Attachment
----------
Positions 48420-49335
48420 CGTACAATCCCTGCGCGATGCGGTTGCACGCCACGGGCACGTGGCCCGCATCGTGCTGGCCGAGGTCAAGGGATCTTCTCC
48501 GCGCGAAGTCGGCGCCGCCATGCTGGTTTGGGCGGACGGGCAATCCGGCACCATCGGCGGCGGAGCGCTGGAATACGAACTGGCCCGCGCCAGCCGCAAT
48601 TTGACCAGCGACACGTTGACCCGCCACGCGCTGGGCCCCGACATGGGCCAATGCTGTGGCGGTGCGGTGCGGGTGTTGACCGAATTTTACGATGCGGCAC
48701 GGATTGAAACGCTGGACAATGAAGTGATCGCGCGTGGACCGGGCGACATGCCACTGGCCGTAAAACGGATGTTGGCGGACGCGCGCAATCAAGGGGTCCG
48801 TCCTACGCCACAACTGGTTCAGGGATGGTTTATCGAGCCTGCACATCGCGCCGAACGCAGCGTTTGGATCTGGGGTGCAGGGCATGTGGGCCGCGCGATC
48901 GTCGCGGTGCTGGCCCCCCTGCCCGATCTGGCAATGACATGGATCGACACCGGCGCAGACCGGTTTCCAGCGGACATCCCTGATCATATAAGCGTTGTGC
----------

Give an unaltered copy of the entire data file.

Positions 48420-49335
48420 CGTACAATCCCTGCGCGATGCGGTTGCACGCCACGGGCACGTGGCCCGCATCGTGCTGGCCGAGGTCAAGGGATCTTCTCC
48501 GCGCGAAGTCGGCGCCGCCATGCTGGTTTGGGCGGACGGGCAATCCGGCACCATCGGCGGCGGAGCGCTGGAATACGAACTGGCCCGCGCCAGCCGCAAT
48601 TTGACCAGCGACACGTTGACCCGCCACGCGCTGGGCCCCGACATGGGCCAATGCTGTGGCGGTGCGGTGCGGGTGTTGACCGAATTTTACGATGCGGCAC
48701 GGATTGAAACGCTGGACAATGAAGTGATCGCGCGTGGACCGGGCGACATGCCACTGGCCGTAAAACGGATGTTGGCGGACGCGCGCAATCAAGGGGTCCG
48801 TCCTACGCCACAACTGGTTCAGGGATGGTTTATCGAGCCTGCACATCGCGCCGAACGCAGCGTTTGGATCTGGGGTGCAGGGCATGTGGGCCGCGCGATC
48901 GTCGCGGTGCTGGCCCCCCTGCCCGATCTGGCAATGACATGGATCGACACCGGCGCAGACCGGTTTCCAGCGGACATCCCTGATCATATAAGCGTTGTGC